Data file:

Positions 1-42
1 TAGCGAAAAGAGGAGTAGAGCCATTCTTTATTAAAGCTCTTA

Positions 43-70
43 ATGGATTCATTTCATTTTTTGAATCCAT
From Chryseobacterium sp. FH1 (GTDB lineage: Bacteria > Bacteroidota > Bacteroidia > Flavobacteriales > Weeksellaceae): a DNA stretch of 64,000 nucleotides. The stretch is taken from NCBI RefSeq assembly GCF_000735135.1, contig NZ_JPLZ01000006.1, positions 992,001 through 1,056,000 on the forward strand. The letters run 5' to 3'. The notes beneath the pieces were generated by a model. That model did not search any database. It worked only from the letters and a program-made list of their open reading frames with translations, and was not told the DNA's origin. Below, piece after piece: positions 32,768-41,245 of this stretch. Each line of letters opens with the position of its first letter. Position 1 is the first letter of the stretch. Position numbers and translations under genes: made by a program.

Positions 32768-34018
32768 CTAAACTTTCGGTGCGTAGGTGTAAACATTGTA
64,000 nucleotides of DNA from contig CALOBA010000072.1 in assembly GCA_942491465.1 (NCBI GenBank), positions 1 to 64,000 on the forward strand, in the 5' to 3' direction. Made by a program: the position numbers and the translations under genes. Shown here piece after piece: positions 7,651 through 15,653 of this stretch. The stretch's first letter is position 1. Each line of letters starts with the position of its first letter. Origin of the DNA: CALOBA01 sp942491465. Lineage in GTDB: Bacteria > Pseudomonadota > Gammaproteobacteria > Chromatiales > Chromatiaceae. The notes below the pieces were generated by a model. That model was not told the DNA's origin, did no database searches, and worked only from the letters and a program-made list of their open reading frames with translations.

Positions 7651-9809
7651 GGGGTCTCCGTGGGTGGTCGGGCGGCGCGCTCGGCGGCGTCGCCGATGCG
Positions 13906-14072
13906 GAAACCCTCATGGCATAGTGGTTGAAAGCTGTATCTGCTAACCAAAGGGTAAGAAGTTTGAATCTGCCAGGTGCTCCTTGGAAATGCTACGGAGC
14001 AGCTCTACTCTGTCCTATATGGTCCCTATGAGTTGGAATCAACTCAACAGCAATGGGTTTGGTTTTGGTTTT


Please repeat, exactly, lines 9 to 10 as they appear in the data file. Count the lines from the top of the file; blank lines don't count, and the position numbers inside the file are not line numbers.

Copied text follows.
Positions 7651-9809
7651 GGGGTCTCCGTGGGTGGTCGGGCGGCGCGCTCGGCGGCGTCGCCGATGCG